Microneedle Patch for Flu Vaccination
A new influenza vaccine made of a patch of dissolving microneedles is effective. It could end the pain and discomfort of injections as well as the inconvenience and expense of visiting a flu clinic.
The vaccine patch consists of 100 solid, water-soluble needles that are just long enough to penetrate the skin. Adhesive helps the patch grip the skin until the micro needles ips dissolve, within minutes. The patch is peeled away and discarded like a used bandage strip.
“This bandage-strip sized patch of painless and dissolvable needles can transform how we get vaccinated,” said Roderic I. Pettigrew, Ph.D., M.D., director of the National Institute of Biomedical Imaging and Bioengineering (NIBIB) “
The researchers found that vaccination with the microneedle patches was safe, with no serious related adverse events reported. Some participants developed local skin reactions to the patches, described as faint redness and mild itching that lasted two to three days.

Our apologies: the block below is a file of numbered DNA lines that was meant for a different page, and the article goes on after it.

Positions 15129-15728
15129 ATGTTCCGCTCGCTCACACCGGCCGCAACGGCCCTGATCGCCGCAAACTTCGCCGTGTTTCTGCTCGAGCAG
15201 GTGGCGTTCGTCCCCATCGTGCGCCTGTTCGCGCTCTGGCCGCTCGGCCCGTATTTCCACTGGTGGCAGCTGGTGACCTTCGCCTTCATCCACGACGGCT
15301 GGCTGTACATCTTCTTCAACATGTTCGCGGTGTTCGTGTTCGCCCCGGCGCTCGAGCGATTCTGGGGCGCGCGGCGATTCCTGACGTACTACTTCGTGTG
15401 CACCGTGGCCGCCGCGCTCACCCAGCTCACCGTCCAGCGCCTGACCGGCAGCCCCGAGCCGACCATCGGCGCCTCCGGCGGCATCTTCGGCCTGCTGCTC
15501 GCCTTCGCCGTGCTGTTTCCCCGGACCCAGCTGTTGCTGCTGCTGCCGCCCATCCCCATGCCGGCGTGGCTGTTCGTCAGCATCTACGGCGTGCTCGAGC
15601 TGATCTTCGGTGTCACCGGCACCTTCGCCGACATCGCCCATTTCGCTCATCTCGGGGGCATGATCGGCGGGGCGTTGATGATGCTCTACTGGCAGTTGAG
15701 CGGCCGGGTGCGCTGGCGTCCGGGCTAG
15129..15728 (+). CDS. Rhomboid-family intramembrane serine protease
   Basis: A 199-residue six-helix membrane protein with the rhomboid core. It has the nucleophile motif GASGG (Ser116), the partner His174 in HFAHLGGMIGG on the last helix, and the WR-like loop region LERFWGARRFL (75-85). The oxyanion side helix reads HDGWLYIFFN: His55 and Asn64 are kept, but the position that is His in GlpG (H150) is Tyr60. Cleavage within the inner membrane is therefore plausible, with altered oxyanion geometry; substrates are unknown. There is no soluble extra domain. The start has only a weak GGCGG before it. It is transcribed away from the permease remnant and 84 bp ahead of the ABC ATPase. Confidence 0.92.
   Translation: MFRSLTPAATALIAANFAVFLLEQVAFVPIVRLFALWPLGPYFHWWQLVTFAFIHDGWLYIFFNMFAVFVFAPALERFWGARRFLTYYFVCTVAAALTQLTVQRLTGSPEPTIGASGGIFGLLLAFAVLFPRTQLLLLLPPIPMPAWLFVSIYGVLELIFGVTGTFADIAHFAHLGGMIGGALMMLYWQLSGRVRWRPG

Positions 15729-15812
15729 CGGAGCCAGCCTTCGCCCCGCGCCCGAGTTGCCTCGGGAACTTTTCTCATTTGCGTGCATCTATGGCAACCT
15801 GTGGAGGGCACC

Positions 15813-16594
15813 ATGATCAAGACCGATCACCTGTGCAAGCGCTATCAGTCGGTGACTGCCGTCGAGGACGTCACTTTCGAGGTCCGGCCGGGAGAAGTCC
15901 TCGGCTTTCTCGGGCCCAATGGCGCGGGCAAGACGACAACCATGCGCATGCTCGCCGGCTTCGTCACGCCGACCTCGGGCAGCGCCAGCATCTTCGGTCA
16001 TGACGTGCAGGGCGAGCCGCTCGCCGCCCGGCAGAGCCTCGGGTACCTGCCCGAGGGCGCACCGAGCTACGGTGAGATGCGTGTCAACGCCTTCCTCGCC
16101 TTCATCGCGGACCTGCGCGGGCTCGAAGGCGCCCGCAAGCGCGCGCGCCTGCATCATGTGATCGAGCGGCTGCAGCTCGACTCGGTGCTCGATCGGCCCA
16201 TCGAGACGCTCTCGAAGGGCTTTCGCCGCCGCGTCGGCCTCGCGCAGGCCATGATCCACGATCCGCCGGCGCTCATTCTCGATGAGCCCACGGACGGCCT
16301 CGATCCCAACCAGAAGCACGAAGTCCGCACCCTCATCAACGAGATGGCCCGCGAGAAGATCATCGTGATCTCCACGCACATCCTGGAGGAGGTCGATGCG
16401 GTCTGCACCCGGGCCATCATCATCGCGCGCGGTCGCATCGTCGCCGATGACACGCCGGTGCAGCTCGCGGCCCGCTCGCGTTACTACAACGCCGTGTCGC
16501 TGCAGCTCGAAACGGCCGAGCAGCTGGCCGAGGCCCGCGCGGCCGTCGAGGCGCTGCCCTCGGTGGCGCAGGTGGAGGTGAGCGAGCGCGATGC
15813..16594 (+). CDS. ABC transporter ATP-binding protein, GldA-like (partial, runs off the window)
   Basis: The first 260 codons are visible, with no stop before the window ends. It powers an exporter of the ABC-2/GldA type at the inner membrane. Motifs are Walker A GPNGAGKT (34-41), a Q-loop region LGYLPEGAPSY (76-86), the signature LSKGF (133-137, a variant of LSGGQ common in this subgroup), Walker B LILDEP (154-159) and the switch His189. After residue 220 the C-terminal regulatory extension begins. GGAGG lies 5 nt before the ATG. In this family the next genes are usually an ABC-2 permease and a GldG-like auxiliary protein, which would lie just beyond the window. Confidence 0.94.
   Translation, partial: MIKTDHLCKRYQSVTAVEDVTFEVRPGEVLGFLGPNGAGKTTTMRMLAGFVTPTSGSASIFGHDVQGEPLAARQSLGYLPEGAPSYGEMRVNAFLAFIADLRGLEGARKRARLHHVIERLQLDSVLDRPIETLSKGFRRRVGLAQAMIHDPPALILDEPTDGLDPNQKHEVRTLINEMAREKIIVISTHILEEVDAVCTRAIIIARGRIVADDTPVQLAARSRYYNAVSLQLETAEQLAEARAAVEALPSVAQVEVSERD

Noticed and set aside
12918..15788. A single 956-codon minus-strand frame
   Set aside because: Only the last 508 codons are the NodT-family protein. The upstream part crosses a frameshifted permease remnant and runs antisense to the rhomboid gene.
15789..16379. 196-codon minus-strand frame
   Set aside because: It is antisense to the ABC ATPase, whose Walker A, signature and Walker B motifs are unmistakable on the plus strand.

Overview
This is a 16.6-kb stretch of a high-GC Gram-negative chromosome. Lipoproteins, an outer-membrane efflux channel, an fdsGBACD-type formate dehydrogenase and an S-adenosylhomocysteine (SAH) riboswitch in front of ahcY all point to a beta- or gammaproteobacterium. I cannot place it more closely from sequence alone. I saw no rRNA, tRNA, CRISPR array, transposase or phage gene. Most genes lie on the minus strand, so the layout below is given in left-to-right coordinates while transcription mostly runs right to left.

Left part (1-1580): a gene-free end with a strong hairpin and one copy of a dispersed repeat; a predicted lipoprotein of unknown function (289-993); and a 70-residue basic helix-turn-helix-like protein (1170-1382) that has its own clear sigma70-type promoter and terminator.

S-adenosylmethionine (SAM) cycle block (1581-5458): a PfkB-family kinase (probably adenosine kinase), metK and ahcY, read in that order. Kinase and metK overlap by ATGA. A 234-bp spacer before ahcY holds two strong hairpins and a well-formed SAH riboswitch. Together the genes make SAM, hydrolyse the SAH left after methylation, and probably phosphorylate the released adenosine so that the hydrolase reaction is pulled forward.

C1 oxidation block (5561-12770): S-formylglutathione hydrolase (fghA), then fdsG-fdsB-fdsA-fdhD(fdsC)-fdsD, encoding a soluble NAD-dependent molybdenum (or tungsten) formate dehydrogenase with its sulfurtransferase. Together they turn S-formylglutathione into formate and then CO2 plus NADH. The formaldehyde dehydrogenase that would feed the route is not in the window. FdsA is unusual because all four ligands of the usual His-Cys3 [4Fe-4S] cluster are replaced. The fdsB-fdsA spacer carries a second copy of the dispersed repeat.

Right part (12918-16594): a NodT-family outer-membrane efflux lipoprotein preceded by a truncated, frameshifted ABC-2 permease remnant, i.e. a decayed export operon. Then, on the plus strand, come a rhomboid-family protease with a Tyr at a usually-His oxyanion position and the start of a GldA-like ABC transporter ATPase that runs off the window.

The study, published online June 27, 2017, in The Lancet, was led by Nadine Rouphael, M.D., associate professor of medicine and Mark J. Mulligan, M.D., distinguished professor of medicine, Emory University School of Medicine, in collaboration with Mark R. Prausnitz, Ph.D., Regents Professor and J. Erskine Love Chair in Chemical and Biomolecular Engineering, Georgia Institute of Technology. A team led by Prausnitz designed the dime-sized patch of microneedles used in the study. This work was supported in part by NIH grants EB012495 and AI074492.
Ms. Jensen is a leading advocate for families and children and was the founder and president of ACES, The Association for Children for Enforcement of Support.
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